‘This makes me fall in love with vet med again’

Veterinary students help open house attendees scrub in, learn suture techniques, use stethoscopes



Gemma Goesling, center, uses a stethoscope to listen to Drax the dog’s heartbeat Saturday afternoon at the College of Veterinary Medicine Open House.

EMMA LEDBETTER, Evergreen news editor

Children donned surgical gowns, gloves and stethoscopes Saturday to get a glimpse into the life of a veterinarian with support from current WSU veterinary students.

Heather Calkins and her daughter Gracie pet Cheddar, a retired laboratory dog, Saturday afternoon at the College of Veterinary Medicine Open House.

The College of Veterinary Medicine’s Open House featured a stuffed animal surgery station, tables for various student groups and dogs ready to have their heartbeat checked. 

Event attendees Heather and Gracie Calkins said their favorite part of the event was Pumpkin, a cow painted with anatomical features like bones and organs. 

Gracie scrubbed in to suture her pangolin, a stuffed animal she got from the San Diego Zoo. She said she wants to be a vet because she likes to help animals, just like she helped her pangolin.

Abigail Bake, third-year veterinary student, spent her Saturday helping at the surgery station, supplying sutures, gauze and helpful tips for participants. She said she wanted to help at the event because she believes it is important to give back to the community, and the best part of helping with the surgery station was interacting with children excited about veterinary medicine. 

Third-year vet med student Sydney Vallin scrubbed in to assist 13-year-old Ana Miller in performing surgery. Ana’s mother, Kari Miller, said they came from Moscow for the event because Ana wants to get connected with students before she starts applying to colleges. Kari said Ana has always wanted to be a vet and is already thinking about her application to vet school.

Third-year veterinary student Sydney Vallin, right, helps Ana Miller suture a stuffed animal Saturday afternoon at the College of Veterinary Medicine Open House.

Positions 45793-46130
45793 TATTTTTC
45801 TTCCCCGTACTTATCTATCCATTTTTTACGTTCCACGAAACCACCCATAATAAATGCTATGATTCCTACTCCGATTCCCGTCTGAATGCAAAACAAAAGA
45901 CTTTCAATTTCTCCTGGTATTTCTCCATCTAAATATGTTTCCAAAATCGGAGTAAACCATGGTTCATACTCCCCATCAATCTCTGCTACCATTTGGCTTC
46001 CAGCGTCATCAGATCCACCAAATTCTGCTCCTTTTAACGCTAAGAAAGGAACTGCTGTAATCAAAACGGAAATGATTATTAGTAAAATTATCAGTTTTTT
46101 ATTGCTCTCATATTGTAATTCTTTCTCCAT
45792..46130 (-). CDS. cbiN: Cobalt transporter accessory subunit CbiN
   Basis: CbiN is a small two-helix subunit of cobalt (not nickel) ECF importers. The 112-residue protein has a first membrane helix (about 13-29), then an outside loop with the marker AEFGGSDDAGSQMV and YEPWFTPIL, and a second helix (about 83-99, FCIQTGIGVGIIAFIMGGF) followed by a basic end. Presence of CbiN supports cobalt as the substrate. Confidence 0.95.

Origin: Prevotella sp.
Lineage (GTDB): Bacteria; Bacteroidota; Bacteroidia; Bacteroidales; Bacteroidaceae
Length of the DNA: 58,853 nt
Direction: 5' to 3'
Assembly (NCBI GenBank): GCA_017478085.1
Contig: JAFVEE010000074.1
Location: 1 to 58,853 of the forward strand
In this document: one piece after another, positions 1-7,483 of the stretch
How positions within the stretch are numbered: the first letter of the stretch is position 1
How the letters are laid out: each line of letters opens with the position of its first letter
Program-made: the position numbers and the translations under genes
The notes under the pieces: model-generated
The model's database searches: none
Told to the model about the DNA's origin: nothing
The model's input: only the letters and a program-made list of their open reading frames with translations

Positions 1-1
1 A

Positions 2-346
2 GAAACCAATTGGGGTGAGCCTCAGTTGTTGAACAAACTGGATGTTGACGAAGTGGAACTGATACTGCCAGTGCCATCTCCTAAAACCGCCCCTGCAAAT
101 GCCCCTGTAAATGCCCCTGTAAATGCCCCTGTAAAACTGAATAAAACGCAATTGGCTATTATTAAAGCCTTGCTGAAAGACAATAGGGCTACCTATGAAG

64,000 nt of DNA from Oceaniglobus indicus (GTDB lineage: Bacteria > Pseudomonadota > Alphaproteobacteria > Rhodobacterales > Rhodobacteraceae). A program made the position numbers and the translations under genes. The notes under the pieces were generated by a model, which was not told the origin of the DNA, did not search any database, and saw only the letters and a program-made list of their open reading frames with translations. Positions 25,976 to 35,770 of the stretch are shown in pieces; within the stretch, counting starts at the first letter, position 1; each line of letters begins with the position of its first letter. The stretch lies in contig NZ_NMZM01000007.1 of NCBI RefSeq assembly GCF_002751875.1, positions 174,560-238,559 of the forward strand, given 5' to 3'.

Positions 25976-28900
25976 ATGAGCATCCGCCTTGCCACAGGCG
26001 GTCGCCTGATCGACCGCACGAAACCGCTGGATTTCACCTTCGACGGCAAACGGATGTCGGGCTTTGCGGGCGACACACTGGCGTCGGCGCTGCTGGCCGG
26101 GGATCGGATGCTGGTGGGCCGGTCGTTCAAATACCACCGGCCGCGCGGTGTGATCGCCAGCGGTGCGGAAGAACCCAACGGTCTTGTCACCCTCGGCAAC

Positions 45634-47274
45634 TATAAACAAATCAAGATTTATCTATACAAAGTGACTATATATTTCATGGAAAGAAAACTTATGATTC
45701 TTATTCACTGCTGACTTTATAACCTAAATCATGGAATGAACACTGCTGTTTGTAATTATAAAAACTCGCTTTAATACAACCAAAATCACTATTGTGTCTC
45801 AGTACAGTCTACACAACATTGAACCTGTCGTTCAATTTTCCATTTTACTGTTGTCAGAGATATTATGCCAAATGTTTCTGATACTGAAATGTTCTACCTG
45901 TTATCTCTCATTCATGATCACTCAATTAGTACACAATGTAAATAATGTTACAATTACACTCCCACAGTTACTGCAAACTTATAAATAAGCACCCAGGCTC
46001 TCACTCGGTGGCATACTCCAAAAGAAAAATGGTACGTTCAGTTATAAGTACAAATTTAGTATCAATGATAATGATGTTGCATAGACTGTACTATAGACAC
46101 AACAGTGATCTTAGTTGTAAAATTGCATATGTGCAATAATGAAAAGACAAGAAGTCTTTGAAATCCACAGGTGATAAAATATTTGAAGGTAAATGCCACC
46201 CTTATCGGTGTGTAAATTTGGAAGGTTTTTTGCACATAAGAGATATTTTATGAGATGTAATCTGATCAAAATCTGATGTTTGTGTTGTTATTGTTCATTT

Jeff and E’Raina Goesling heard about the event through Facebook and decided to attend because their daughter Gemma, 3, wants to be a vet. E’Raina said they liked visiting the various tables because all of the students were helpful with answering their questions or giving demonstrations.

This year marks the event’s return after a two-year hiatus because of the pandemic. Kay Glaser, CVM director of development, said she was happy to see families and children at the event after the pause.

Glaser said she has been involved with the open house for 10 years and loves seeing how involved the student groups are. 

At the Human-Animal Bond Club table, Brittany Carlson gave visitors information about the club’s euthanasia simulation program. Carlson, first-year veterinary student, said the club recruits paid actors to simulate a pet owner’s reaction to their pet being euthanized. This gives vet students the chance to experience what many feel is a fearful situation in a low-stakes environment. The club aims to help vets and vet students learn to prolong the human-animal bond through their work. 

Carlson said she enjoyed seeing young children participate in the activities at the event.

“That was literally me,” she said. “We get so sucked into being vet students and how hard it is that we forget why we do it. This makes me fall in love with vet med again.”